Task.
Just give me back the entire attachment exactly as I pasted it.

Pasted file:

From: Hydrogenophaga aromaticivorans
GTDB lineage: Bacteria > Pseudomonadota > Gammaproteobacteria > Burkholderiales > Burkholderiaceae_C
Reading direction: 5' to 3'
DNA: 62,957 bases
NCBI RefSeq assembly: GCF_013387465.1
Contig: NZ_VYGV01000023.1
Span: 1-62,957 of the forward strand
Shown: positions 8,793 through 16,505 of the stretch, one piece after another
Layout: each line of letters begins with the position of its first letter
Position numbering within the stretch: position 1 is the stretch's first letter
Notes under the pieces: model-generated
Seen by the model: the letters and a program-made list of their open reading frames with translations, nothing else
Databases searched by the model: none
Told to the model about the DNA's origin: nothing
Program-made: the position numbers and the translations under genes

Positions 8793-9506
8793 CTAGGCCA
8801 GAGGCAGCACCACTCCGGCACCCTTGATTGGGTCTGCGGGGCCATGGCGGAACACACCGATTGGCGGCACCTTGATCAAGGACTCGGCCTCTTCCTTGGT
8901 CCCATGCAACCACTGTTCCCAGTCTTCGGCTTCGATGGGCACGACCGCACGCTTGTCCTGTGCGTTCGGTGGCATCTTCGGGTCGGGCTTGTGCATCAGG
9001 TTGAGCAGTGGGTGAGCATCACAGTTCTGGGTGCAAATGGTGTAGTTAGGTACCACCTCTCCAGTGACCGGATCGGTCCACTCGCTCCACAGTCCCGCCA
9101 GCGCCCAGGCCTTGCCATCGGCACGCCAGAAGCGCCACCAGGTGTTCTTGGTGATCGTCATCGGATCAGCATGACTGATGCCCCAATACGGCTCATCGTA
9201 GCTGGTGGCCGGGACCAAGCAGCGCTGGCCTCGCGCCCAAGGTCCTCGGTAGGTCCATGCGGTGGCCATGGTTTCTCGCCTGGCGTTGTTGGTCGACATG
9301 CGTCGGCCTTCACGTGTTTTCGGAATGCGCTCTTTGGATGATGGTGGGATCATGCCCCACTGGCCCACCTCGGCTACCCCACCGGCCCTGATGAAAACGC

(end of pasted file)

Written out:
From: Hydrogenophaga aromaticivorans
GTDB lineage: Bacteria > Pseudomonadota > Gammaproteobacteria > Burkholderiales > Burkholderiaceae_C
Reading direction: 5' to 3'
DNA: 62,957 bases
NCBI RefSeq assembly: GCF_013387465.1
Contig: NZ_VYGV01000023.1
Span: 1-62,957 of the forward strand
Shown: positions 8,793 through 16,505 of the stretch, one piece after another
Layout: each line of letters begins with the position of its first letter
Position numbering within the stretch: position 1 is the stretch's first letter
Notes under the pieces: model-generated
Seen by the model: the letters and a program-made list of their open reading frames with translations, nothing else
Databases searched by the model: none
Told to the model about the DNA's origin: nothing
Program-made: the position numbers and the translations under genes

Positions 8793-9506
8793 CTAGGCCA
8801 GAGGCAGCACCACTCCGGCACCCTTGATTGGGTCTGCGGGGCCATGGCGGAACACACCGATTGGCGGCACCTTGATCAAGGACTCGGCCTCTTCCTTGGT
8901 CCCATGCAACCACTGTTCCCAGTCTTCGGCTTCGATGGGCACGACCGCACGCTTGTCCTGTGCGTTCGGTGGCATCTTCGGGTCGGGCTTGTGCATCAGG
9001 TTGAGCAGTGGGTGAGCATCACAGTTCTGGGTGCAAATGGTGTAGTTAGGTACCACCTCTCCAGTGACCGGATCGGTCCACTCGCTCCACAGTCCCGCCA
9101 GCGCCCAGGCCTTGCCATCGGCACGCCAGAAGCGCCACCAGGTGTTCTTGGTGATCGTCATCGGATCAGCATGACTGATGCCCCAATACGGCTCATCGTA
9201 GCTGGTGGCCGGGACCAAGCAGCGCTGGCCTCGCGCCCAAGGTCCTCGGTAGGTCCATGCGGTGGCCATGGTTTCTCGCCTGGCGTTGTTGGTCGACATG
9301 CGTCGGCCTTCACGTGTTTTCGGAATGCGCTCTTTGGATGATGGTGGGATCATGCCCCACTGGCCCACCTCGGCTACCCCACCGGCCCTGATGAAAACGC